User-assisted similarity estimation for searching related web pages BIBAFull-Text 11-20
  Lin Li; Zhenglu Yang; Kulwadee Somboonviwat; Masaru Kitsuregawa
To utilize the similarity information hidden in the Web graph, we investigate the problem of adaptively retrieving related Web pages with user assistance. Given a definition of similarities between pages, it is intuitive to estimate that any similarity will propagate from page to page, inducing an implicit topical relatedness between pages. In this paper, we extract connected subgraphs from the whole graph that consists of all pairs of pages whose similarity scores are above a given threshold, and then sort the candidates of related pages by a novel rank measure which is based on the combination distances of a flexible hierarchical clustering. Moreover, due to the subjectivity of similarity values, we dynamically supply the ordering list of related pages according to a parameter adjusted by users. We show our approach effectively handles a set of pages originating from three related categories of Web hierarchies, such as Google Directory. The experiments with three similarity measures demonstrate that using in-link information is favorable while using a combination measure of in-links and out-links lowers the precision of identifying similar pages.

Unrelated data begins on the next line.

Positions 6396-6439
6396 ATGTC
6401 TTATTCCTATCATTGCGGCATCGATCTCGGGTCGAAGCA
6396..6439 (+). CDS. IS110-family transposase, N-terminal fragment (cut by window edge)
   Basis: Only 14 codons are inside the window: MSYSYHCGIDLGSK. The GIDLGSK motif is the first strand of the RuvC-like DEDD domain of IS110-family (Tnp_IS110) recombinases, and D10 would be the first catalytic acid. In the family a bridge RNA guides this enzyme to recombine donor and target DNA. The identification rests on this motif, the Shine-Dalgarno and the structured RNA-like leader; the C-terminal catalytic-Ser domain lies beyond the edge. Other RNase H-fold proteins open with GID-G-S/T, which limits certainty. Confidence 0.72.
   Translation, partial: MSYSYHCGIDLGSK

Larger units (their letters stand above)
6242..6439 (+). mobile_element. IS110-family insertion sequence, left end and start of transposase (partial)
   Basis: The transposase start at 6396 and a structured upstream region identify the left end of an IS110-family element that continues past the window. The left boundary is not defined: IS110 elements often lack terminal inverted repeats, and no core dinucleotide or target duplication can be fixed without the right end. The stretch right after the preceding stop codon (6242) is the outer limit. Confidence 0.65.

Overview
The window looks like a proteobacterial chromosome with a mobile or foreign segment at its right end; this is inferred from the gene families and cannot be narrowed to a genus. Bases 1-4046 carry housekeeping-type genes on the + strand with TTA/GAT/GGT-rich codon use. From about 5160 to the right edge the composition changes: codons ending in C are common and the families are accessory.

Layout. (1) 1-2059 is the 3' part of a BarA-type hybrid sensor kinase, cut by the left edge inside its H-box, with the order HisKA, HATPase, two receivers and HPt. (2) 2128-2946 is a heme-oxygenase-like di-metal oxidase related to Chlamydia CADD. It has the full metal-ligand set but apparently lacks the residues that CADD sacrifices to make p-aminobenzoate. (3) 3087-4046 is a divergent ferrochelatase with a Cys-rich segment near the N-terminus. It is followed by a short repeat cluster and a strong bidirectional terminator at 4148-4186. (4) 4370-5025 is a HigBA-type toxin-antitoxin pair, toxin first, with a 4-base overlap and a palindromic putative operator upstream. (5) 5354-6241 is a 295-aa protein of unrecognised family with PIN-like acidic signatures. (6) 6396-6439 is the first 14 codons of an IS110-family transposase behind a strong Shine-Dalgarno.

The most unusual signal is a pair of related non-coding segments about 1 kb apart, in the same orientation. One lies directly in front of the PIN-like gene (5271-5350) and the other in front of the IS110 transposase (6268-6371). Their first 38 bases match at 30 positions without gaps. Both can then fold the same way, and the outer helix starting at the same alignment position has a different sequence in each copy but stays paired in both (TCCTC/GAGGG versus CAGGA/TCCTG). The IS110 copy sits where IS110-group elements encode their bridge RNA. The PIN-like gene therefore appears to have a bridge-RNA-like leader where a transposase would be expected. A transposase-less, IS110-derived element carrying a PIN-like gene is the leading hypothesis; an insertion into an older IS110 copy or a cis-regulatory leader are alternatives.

Lesson learnt from a large-scale industrial semantic web application BIBAFull-Text 21-30
  Sylvia C. Wong; Richard M. Crowder; Gary B. Wills; Nigel R. Shadbolt